KOLKATA, India — Medical staff at an Indian hospital abandoned their patients and fled for safety early Friday as fire and smoke poured through the building, leaving 73 people dead, many from smoke inhalation, officials said.
As rescuers scrambled to evacuate survivors, police filed a case against the hospital in the eastern city of Kolkata for violating safety procedures. Top government officials vowed to hold the hospital accountable for the tragedy, and began proceedings to cancel its license.
"It's a very serious offense, and we will take the strongest action," Mamata Banerjee, chief minister of the state of West Bengal, said at the scene.
Firefighters on long ladders smashed windows in the upper floors of the AMRI Hospital to pull trapped patients out before they suffocated, while sobbing relatives waited on the street below. Rescue workers took patients on stretchers and in wheelchairs to a nearby hospital.
Moon Moon Chakraborty, who was in the hospital with a broken ankle, called her husband at home to tell him a fire had broken out.
"She had died by the time I reached the hospital," her husband, S. Chakraborty said.
The fire killed 73 people, including three hospital workers, said Satyabrata Upadhyay, a senior vice president of the AMRI hospital company. The remainder of the dead were presumably patients and relatives who were aiding in their care. Rescue officials said many of the dead suffered from smoke inhalation.
At the time of the blaze, there were 160 patients in the 190-bed hospital annex, Upadhyay said. The expensive AMRI private hospital was recently rated one of the best hospitals in the city by an Indian magazine.
The blaze erupted in the building's basement, and heavy smoke quickly engulfed the hospital. The cause of the fire was not immediately known.
The fire and the smoke was first noticed by people living in a massive slum close to the hospital, according to witnesses. Some of them rushed to the hospital and raised an alarm, but security guards kept them back, saying there was a small fire in the kitchen and there was nothing to worry about. As the smoke enveloped the building, the slum dwellers joined in the rescue effort.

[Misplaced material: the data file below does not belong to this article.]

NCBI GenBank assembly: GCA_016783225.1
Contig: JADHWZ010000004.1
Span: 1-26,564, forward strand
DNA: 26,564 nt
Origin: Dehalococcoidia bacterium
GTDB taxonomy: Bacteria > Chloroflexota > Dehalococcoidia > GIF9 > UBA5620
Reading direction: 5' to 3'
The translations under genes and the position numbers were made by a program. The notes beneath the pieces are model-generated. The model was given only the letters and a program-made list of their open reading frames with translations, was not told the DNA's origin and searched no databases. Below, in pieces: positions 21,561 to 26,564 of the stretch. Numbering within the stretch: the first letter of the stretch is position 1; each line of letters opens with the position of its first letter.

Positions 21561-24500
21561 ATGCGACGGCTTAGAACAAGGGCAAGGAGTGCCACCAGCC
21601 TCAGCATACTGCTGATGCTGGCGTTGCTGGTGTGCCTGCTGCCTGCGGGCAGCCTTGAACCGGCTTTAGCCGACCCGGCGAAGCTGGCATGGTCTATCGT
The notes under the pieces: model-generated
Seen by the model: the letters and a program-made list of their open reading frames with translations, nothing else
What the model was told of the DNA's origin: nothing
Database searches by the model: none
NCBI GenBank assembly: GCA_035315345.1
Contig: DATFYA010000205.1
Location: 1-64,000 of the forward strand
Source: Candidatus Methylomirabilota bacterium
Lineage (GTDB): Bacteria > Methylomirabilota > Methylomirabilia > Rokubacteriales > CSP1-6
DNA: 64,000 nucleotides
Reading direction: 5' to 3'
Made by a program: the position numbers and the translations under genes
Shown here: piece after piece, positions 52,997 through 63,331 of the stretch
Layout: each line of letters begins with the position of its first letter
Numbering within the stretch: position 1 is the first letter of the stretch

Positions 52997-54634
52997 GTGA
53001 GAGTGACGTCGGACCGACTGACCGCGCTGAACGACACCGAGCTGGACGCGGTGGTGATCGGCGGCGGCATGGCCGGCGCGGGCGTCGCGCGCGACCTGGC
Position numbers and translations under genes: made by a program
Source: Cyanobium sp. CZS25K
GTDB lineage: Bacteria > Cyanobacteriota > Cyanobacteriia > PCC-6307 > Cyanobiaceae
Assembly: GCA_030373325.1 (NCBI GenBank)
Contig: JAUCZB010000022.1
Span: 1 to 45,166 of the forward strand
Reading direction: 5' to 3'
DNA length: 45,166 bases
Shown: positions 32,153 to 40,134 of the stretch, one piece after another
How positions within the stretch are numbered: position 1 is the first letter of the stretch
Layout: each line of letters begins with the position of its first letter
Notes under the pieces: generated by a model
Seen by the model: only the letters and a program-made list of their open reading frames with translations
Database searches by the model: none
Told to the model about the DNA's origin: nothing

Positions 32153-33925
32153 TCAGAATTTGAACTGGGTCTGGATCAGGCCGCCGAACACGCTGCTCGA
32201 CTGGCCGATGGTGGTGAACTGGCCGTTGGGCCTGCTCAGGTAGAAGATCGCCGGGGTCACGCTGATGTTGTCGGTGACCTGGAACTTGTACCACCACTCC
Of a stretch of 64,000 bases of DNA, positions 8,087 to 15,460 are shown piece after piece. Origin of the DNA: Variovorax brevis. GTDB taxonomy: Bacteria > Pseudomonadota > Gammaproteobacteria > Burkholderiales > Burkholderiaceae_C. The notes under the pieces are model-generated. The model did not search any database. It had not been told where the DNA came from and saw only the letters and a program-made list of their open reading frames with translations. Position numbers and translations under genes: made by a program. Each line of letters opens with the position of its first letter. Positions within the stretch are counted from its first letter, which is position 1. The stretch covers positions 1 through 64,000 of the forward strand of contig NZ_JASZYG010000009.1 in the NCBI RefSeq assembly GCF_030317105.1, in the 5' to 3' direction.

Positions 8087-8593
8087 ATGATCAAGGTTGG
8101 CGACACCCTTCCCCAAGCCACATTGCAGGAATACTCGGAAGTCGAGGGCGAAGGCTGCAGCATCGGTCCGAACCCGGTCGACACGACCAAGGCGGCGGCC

It took firefighters more than an hour to arrive after the blaze started, said Pradeep Sarkar, a witness. His uncle was hospitalized hours earlier after suffering a heart attack at home, and he was moved to a nearby hospital after the fire broke out for treatment.
The narrow streets in the neighborhood apparently made it difficult for the unwieldy fire trucks to get close to the building and for fire fighters to bring in the big hydraulic ladders needed to evacuate those trapped inside. Eventually, they smashed the main gate to make way for the ladders.
Banerjee said that while the fire brigade was delayed, police arrived quickly to help with the rescue effort.
Patients and relatives complained that hospital staff did little to help and even smoke detectors failed to go off.
Sudipta Nundy, a local resident, said his brother-in-law Amitabha Das was being treated for an infection at the hospital. He died by the time rescuers arrived at his smoke-filled ward.
"He would have survived had hospital authorities allowed outsiders in early to evacuate the patients," he said.
Dozens of fire engines eventually arrived at the hospital. By midmorning, the fire was under control and most of the patients had been evacuated to other hospitals in the area, said Javed Khan, the state fire services minister.
But state officials said the hospital staff did nothing to aid in the rescue operations.
"It was horrifying that the hospital authorities did not make any effort to rescue trapped patients," said Subrata Mukherjee, state minister for public health engineering. "Senior hospital authorities ran away after the fire broke out."
Not all patients said they were abandoned.
Jyoti Chaudhary, a patient in his late 60s, was lucky to survive. "With the help of a hospital worker, I came down the staircase and later was moved to a nearby hospital."
Sirhad Hakeem, a minister in the West Bengal government, said the hospital basement was being used as a storage area, although it was originally planned as a parking lot.
Associated Press photographer Bikas Das contributed to this report.